So – you’ve got a problem in your business. It’s keeping you up at night. It’s impossible to navigate. It’s impossible to the see the options.. It’s impossible to see the way forward.
It is all consuming.
When you are faced with this type of business problem, as a leader it is often hard to ‘see the wood for the trees’. Especially if you have a million and one other problems which fall to you to sort out.
Alarm bells should be sounding – why haven’t you established a process for sharing this burden?
I was speaking to a Business Coach/Mentor the other day and we were sharing ideas. Interestingly, he uses the same phrase about Business owners working ON their businesses rather than IN their business as the key to moving the business to the next level.
Problems to solve? Why should it fall to you and you alone? It is time to share the load. Trust in your team – you have surrounded yourself with experts after all.
If your business processes are set up correctly, and you have the right infrastructure in your team, and they are productively ‘getting on with it’, without your intervention at every turn then it should be a collaborative approach to problem solving which resolve issues which crop up.
Many moons ago I was a General Manager of a Theme Park in the Middle East, with all different kinds of people from many countries and cultures working for me. The culture of work in that region is extremely servile, for a number of reasons I won’t talk about today, but for me, the challenge was to eek out the collaborative side of the team, regardless of their position. It is difficult to do that when 90% of your team can’t look you in the eye as they deem it disrespectful. By attending every team brief, by having an open office door, by speaking to people in the canteen whilst I was making a cup of tea, I established a more trusting, open and collaborative working environment.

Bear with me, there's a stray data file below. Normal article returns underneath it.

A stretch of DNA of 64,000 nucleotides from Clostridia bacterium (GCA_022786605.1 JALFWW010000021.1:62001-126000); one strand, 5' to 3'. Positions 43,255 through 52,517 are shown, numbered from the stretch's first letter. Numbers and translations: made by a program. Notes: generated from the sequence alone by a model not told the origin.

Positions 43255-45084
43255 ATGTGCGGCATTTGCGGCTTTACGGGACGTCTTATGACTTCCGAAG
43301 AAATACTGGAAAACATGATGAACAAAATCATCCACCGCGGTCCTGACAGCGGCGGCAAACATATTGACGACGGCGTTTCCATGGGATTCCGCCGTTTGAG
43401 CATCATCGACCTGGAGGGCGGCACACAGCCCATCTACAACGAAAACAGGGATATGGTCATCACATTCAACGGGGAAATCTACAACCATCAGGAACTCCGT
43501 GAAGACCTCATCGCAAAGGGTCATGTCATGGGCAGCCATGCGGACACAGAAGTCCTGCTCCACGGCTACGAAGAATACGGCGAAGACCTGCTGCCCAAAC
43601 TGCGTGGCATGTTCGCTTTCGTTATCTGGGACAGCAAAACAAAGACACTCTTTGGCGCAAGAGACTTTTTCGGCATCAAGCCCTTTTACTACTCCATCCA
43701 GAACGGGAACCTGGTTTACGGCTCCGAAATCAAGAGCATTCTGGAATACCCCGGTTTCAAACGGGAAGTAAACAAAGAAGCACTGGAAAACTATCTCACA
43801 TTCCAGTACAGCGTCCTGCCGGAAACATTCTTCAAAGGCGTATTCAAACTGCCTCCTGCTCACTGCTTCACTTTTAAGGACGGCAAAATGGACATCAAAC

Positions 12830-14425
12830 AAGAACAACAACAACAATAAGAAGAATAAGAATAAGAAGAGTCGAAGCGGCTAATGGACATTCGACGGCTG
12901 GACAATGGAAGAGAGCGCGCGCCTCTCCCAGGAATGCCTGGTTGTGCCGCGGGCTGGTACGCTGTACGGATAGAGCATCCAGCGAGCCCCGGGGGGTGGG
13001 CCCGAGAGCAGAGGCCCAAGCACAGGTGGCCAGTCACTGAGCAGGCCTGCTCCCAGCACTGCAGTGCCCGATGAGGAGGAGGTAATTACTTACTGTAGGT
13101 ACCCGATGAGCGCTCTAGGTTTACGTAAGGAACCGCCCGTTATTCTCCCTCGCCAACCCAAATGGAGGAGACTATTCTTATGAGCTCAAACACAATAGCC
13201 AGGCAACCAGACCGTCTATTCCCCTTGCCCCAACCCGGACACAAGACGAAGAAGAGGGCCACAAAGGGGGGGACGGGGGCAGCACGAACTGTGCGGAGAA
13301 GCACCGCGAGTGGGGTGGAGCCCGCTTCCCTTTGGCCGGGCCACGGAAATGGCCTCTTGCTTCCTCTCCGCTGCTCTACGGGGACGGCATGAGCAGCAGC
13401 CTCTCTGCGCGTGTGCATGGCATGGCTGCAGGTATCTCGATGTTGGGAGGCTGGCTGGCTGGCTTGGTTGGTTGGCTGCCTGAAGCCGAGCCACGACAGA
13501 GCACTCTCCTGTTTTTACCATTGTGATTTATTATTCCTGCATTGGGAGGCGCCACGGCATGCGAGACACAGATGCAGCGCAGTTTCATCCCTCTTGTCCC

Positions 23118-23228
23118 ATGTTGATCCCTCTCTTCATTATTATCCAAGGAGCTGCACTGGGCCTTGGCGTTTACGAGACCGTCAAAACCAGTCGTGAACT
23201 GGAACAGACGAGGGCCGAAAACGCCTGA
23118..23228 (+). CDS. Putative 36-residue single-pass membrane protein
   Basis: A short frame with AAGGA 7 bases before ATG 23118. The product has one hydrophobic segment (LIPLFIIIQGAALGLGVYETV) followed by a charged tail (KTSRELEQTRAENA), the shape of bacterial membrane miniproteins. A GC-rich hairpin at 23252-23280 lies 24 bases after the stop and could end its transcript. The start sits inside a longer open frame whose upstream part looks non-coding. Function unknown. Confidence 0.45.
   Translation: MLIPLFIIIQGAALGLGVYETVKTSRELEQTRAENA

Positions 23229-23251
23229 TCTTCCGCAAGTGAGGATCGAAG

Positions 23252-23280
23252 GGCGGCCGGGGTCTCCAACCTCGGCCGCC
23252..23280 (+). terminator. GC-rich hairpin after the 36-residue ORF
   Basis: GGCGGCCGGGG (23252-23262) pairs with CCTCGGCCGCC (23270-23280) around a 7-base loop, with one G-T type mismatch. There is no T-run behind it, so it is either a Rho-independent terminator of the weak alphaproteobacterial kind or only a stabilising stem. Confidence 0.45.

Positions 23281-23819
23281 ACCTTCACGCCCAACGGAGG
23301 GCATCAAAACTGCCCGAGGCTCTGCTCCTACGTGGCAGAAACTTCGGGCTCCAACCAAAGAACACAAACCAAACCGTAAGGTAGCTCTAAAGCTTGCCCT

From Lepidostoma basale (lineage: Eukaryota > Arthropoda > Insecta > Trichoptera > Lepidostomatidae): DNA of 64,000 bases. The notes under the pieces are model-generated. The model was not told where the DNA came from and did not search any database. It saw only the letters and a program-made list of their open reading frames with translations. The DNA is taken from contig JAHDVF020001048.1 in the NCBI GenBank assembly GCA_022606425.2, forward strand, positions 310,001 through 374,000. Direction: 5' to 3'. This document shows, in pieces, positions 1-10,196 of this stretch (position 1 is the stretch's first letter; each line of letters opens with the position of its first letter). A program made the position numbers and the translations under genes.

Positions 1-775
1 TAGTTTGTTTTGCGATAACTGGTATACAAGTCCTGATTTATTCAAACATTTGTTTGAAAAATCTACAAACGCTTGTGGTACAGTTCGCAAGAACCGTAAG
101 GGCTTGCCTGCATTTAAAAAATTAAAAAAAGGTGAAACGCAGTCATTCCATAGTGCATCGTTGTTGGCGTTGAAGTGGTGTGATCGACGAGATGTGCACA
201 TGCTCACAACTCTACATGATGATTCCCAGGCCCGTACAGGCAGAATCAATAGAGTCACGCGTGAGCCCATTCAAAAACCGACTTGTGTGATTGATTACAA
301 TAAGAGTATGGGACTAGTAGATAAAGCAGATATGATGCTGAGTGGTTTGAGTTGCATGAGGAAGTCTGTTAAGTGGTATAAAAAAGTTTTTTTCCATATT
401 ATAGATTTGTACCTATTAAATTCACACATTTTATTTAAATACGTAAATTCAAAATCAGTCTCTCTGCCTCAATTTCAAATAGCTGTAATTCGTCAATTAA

When I had problems, I went to the team about them. What would YOU do in my position? What options do we have? What am I missing? Why have we always done it that way?
When we did land on solutions, then the team supported their implementation as it was them who had come up with them in the first place.
I never forget Faisal – one of the ride operators who came into my office one day, very tentative, very slowly and said, ‘Ma’m Victoria (yes – I hated that!) – you said you wanted some ideas which would make things better for us, well I have a few of mine I’d like to tell you about’
I ushered him into my office and asked him to sit down, which he did, sheepishly. He then produced a till roll from his pocket, which he unfurled like something out of a sitcom, and then proceeded to talk me through his 74 (yes – 74!) ideas for improving things. I listened. Some of the ideas weren’t actually that good, but I honed in on one which could well work..
Much to Faisal’s surprise, I leapt up from my seat, and then I enthused about Faisal’s idea – would this work? How could we do it? Can we do it now? The Duty Manager and Faisal implemented it straight away. It made a positive impact on the business from then on. The next day, I spoke at the team meeting, and Faisal was a hero. I then had a queue of people at my office with their own till rolls in hand…
You should have the systems and processes which allow this collaborative approach to problem solving to work like a Swiss clock. Embrace the challenge. Bite the bullet and let go.
It will pay off. You will get more sleep!